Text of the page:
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RingCentral Adds Deutsche Telekom to UCaaS Partner Roster
The RingCentral world domination tour continues. The latest stop is Germany, with a newly announced strategic partnership with Deutsche Telekom (DT).
This agreement aims to bring together RingCentral’s expertise in UCaaS and CCaaS with DT’s network leadership to deliver mobile-first, easy-to-use, and secure cloud communications services. As a mobile-first play, this is similar to the alliance between RingCentral and Vodafone, announced in December 2020, and to the strategic partnership Dialpad and T-Mobile announced in March.
Like all of the RingCentral deals, this one will progress in phases. In this case, DT initially will offer its customers a co-branded version of RingCentral Video (RCV) as their lead meetings, video, and phone product. While the partners gave no details on future phases, I’m assuming the two companies will do joint development aimed at tightly integrating RingCentral services with the DT mobile network. Down the road I would also expect DT’s offerings to include the entire RingCentral UCaaS/CCaaS suite of products.
This news adds another notch to RingCentral’s partnership belt, which already includes notches for Avaya, Alcatel Lucent Enterprise (ALE), Atos, Vodafone, BT, AT&T, and, announced less than a month ago, Verizon. RingCentral has been methodical in its forming its partnerships, with each serving a specific purpose. For example, Verizon will enable RingCentral to gain seats in large enterprises. In the case of this newest partnership, RingCentral should be able to parlay it to expand its presence in Germany, a market that can be difficult to crack because of local data sovereignty rules. RingCentral established a data center presence in Germany four years ago, and its teaming with DT should help accelerate growth there. While Germany is DT’s home market, the company does have presence in many other European countries and I would expect, over time, the partnership would expand to serve DT customers outside of Germany.
Like all of RingCentral’s partnerships, I see this as a net positive for the company and a validation of RingCentral’s product quality. Having worked with DT in the past, I know it is extremely technically savvy. For some of RingCentral’s partners, namely Atos and ALE, brand recognition was a significant driving force, to legitimize their UCaaS offerings with the well-established, tested, and proven RingCentral brand. That’s not the case for DT, as its brand is likely stronger than RingCentral’s in its home market.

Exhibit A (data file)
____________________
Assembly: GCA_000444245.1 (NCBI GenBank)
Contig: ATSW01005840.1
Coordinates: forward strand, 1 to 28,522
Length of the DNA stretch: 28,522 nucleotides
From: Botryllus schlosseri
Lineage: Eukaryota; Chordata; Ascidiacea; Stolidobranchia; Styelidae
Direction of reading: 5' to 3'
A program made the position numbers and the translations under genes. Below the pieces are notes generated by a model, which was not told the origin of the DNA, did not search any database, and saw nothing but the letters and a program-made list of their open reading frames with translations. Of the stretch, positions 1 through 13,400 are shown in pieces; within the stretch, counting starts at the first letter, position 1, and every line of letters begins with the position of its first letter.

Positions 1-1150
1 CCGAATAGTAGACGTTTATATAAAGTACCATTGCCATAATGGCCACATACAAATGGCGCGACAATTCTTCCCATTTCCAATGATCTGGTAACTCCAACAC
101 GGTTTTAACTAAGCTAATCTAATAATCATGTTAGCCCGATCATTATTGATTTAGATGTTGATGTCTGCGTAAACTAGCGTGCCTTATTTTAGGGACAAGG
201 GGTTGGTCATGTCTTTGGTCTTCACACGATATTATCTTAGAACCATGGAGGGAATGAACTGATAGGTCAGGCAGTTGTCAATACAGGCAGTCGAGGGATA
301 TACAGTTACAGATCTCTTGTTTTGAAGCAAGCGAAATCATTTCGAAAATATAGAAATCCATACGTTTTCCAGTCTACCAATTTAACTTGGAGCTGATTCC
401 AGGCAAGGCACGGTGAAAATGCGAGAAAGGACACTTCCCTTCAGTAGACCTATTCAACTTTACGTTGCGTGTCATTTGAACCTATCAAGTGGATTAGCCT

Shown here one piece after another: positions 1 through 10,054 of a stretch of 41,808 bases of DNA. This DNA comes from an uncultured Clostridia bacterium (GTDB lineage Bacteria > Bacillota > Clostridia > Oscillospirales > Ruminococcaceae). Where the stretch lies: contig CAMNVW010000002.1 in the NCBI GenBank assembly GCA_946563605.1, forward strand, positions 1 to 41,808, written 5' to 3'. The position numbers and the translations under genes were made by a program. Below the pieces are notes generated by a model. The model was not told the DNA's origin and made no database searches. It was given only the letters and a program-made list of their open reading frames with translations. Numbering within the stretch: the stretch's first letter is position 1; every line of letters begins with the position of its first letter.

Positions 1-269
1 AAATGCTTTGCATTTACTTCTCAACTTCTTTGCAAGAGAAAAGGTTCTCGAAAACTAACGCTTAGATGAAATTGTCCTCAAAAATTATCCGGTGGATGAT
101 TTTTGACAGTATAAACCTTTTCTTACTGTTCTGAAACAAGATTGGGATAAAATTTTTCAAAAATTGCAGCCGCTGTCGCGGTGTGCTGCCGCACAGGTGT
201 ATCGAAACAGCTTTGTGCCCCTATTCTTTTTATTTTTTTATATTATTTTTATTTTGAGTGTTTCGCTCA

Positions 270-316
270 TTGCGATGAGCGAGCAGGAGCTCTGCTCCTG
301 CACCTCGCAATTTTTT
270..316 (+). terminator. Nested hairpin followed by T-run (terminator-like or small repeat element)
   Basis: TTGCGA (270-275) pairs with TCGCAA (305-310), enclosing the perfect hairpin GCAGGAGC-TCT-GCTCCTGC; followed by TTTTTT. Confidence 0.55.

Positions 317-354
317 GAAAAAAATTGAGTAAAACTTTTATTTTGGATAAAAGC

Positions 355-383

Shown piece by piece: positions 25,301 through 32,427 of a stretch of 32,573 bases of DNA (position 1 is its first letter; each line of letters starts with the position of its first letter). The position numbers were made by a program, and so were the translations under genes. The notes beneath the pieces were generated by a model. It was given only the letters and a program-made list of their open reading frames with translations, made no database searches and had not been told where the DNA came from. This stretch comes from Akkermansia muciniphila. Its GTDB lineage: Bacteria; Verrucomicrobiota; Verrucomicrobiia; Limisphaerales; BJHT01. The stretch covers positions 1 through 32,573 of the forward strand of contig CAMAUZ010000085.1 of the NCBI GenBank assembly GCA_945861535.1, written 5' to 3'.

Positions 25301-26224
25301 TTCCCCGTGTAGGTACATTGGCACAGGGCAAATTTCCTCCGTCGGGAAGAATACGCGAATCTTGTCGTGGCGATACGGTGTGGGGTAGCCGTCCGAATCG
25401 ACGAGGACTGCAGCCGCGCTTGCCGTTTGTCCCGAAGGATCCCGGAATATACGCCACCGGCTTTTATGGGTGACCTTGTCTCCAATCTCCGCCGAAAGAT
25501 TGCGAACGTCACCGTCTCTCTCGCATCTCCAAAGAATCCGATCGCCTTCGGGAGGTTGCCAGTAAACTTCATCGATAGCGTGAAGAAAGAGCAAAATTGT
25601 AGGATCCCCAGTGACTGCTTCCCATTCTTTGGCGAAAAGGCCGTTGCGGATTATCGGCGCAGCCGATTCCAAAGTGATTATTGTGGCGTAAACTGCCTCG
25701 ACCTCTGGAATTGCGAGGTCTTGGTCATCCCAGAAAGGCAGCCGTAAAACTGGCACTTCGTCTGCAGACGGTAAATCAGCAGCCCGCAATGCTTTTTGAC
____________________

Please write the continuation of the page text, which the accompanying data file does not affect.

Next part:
The consistent stream of top 10 service provider partnerships certainly is confirmation of the quality of RingCentral’s cloud platform and the progress it has made in the area of video. I’ve been guarded in RingCentral’s outlook as there’s a war coming between Zoom and RingCentral for phone and video customers. RingCentral is stronger in voice while Zoom has had a big lead in video, but each has closed the gap on the other, setting up an interesting rivalry for years to come. The fact that RingCentral has managed to attract high-profile service providers one after the next also speaks volumes to the ease of doing business with the company. These kinds of deals are difficult to put together, but RingCentral has made an art form out of it.
Looking ahead, RingCentral has conquered North America and now has a strong foothold in Europe. Although the company has not told me this, I have to imagine it’s now eyeing other regions, such as Asia and Latin America. While it has captured a number of top 10 providers, telecom companies like KDDI and NTT in Japan and America Movil in Mexico are still out there to go get.
From a product perspective, it will be interesting to see what the company does next. I’ve written about how most of the vendors are shifting from product to platform and RingCentral seems to have a strong roadmap in that area. Also, it appears to be building its own fully featured contact center, which I’m guessing will eventually obviate the need for partnering in that area. It currently has Engage Voice, from the acquisition of Connect First and Engage Digital, from Dimelo. These can be thought of as “contact center light,” and it’s a long road to hoe to get to a product that’s comparable to the platform it offers from partner NICE inContact, so that partnership will likely be in place for the near future.
One interesting area to watch is what RingCentral might do in private and hybrid cloud. It’s my belief that as the communications industry moves upmarket, so will the demand for a private cloud offering. This is already the case in the area of cloud computing where Google Cloud Platform, Amazon Web Services, and Microsoft Azure all have private cloud stacks. Also, most of the major software vendors, such as Microsoft and Salesforce, have private clouds. I asked RingCentral about this a couple of years ago and the company flat out said it saw no need for private cloud. Last week though, I re-asked the question and Anand Eswaran, RingCentral president and COO, said the company is watching the trend. He understands that the market will likely demand this in the future and when it does, they’ll be prepared.